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Hello Chess.com. I played the following game against GM Pascal Charbonneau today in a simul. I played a nice but slightly strange opening, similar to a grunfeld but originating from the english opening. After some middle game troubles, I reached a slightly disadvantageous ending, but I think I could have held a draw. Any thoughts?
Here is the game:
I thought you were pretty close at times... just a bit mixed up with what defense you were going for. What the moves say to me:
31...Bb7 -- less active than on a6 maybe, but I think your plan is to tie defenders to d5 with a possible Nf6 in the future.
32...Nd7 -- I like how your knight helps fill in the dark square holes.
33...Kf6 -- Takes away f6 from the knight, so Bb7 seems a bit more passive now. The king wants to be in front of the passed pawn anyway, not on the kingside. This was the beauty of your Bb7 idea. The knight holds e5 for you until white tries to bring his bishop into the game, them boom, Nf6 keeps white tied to defense.
34...a6 -- Not bad, but again your king seems misplaced in all of this.
35... h6 -- you pass? His bishop is starting to come around, get your king off of f6 and your knight on f6 to tie him back onto the pawn. 35...b5 with Nb6 with the same idea is interesting too.
36...h5 -- Yeah, turns out h6 was worse than a pass, because it meant you had to look out for h5 by white. I think white gets the better of the kingside structure. e5 control, your pawns on light squares, things like this.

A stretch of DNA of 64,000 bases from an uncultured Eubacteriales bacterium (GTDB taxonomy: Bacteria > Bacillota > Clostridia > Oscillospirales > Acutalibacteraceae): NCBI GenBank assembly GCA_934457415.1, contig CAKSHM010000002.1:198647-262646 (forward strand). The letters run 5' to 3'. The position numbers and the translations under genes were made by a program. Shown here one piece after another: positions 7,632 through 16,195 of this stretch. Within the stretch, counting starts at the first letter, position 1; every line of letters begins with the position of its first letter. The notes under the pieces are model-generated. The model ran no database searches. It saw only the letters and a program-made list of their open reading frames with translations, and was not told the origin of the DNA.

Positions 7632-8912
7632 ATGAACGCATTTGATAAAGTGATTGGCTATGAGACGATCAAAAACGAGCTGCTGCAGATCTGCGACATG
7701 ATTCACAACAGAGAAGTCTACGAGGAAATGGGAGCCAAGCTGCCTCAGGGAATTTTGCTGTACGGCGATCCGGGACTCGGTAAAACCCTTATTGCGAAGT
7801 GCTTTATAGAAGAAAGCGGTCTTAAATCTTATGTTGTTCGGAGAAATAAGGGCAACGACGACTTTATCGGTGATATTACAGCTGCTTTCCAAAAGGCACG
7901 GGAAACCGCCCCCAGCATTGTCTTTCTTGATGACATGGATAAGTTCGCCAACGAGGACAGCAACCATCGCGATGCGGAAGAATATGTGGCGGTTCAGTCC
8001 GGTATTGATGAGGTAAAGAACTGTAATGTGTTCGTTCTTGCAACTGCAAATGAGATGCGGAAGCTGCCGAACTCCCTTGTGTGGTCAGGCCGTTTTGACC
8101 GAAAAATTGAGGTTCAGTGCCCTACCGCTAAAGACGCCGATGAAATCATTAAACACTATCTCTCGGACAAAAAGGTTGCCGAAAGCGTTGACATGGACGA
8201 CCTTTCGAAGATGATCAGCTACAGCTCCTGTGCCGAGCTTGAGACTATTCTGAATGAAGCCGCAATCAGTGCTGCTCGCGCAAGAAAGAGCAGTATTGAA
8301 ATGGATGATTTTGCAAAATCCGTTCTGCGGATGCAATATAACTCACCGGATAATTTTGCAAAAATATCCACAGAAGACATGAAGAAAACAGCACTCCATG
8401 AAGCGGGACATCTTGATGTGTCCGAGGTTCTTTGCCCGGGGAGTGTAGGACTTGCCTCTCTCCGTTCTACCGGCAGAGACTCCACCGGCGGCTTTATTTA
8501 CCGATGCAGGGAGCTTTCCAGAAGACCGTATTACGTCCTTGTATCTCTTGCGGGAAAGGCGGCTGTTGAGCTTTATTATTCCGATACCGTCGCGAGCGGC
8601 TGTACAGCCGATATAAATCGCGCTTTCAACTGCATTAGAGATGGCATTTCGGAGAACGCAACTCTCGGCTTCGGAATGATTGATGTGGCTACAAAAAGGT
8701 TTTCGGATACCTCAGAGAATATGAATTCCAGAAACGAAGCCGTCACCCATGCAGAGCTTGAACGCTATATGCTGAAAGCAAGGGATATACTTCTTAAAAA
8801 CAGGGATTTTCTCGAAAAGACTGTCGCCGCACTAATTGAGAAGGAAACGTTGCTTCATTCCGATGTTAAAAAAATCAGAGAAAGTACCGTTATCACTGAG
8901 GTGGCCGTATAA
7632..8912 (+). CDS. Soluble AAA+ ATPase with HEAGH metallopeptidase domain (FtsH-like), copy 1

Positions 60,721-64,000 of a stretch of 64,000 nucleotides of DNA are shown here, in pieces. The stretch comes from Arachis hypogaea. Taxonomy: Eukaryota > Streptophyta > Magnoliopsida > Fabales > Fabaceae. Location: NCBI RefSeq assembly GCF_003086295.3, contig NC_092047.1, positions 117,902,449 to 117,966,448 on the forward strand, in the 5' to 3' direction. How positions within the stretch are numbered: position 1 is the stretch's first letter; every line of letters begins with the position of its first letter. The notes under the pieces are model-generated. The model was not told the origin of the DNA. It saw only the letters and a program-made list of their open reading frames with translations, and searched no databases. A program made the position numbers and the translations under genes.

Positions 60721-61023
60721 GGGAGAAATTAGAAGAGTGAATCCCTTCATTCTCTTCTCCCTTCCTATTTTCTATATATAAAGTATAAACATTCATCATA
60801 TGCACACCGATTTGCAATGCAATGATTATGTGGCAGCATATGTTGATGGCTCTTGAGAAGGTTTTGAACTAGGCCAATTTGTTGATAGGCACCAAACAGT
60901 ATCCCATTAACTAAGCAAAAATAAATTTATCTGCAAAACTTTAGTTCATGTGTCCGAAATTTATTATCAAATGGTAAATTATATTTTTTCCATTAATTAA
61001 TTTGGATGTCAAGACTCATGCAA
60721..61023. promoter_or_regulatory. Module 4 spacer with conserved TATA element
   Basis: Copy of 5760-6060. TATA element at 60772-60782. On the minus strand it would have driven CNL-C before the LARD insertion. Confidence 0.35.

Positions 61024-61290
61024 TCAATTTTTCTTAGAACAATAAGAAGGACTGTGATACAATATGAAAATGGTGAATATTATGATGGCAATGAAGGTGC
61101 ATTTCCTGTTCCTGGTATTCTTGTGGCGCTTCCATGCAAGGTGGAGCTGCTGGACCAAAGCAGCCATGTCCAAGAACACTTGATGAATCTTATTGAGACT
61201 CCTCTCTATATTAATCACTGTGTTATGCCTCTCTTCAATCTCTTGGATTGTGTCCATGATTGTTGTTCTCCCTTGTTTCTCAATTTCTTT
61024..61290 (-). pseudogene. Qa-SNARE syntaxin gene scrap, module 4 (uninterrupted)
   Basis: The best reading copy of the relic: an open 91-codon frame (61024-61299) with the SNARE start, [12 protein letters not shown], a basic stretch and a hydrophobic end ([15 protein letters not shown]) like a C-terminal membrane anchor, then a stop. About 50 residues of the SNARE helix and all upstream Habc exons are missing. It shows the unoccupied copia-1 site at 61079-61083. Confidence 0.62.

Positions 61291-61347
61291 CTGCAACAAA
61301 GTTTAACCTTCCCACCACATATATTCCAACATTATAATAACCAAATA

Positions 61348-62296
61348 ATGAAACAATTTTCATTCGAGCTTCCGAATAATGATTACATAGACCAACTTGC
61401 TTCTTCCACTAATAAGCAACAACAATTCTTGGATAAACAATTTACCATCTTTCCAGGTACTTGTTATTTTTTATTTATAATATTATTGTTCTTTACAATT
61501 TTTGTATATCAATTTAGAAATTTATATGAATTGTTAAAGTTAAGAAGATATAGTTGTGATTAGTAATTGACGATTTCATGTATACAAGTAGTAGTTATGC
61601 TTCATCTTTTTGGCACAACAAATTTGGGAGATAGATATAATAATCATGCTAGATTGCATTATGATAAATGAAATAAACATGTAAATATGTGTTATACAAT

37...Kf7 -- Yes!!
38...Kf6 -- No!!
You might not be lost, but for each move you leave your king out of the game, it gets a tiny bit harder to defend the position.
39...Kg7 -- A painful move, gotta try Kf7 again. White actually wants his pawn as far back as possible. Each advance limits his options and ability to coordinate around it. Which is why 41.d6+ would be a scary move to have a GM play against me. It basically means his position has reached the maximum he can hope for.
41...Kg7 -- You absolutely misunderstand the king's role in this endgame. He has to help. You're a piece down on the queenside and center. You can't draw a GM a piece down :)
42...Bc8 -- Yeah, I wonder what he had planned on 42...Bc6? I don't really see how he's breaking through. 42.Bd5 seems to win a pawn (as what might have happened in the real game) because of a combo with black pieces on: Kb5, Bd8, and Bc6 or similar.
So to answer your question on move 42, no, I think white has shut your king out, and frozen your minor pieces, his king can probe your Q-side. Again I'm thinking of the general Bd8 Bxd7 combo. Since you're more or less forzen in place, he can pick the best timing.
Okay - I agree, but 41 Kg7 was more or less forced. My bishop can't move or the king enters, my knight can't move or the white king enters, and if Ke8 white should put me into a zugzwang within a few moves as my pawns and king can't move as well. I think the only win would be to play Bd8 and eat the b6 pawn from the position in question, which is more or less unstoppable after Bc8?. The idea of h5 was to fix the kingside pawns, making the position more drawish. It was either that or play g5 and try to activate my king, but I feel like that gives black more entry points. Bxd7 isn't a good move and should lead to a drawn opposite bishop position though. I was considering bringing the king to the pawn, but earlier in the position (before I was boxed out by the bishops or threatened to be put in zugzwang) I was worried that he might be able to initiate a kingside breakthrough and bring his king in. After the pawn structure became fixed I needed my king to get to the d file more quickly, but he played Bc4 e7 and d6. Was there any way for me to clear out his rooks without going into this probably lost ending?
31... Bb7 - Plan was to pin the d pawn and attempt to keep bishop from leaving. I also expected Bb8 which leads to a drawn ending. My opponent looked as if he was going to play this, and almost reached for the bishop, but changed his mind.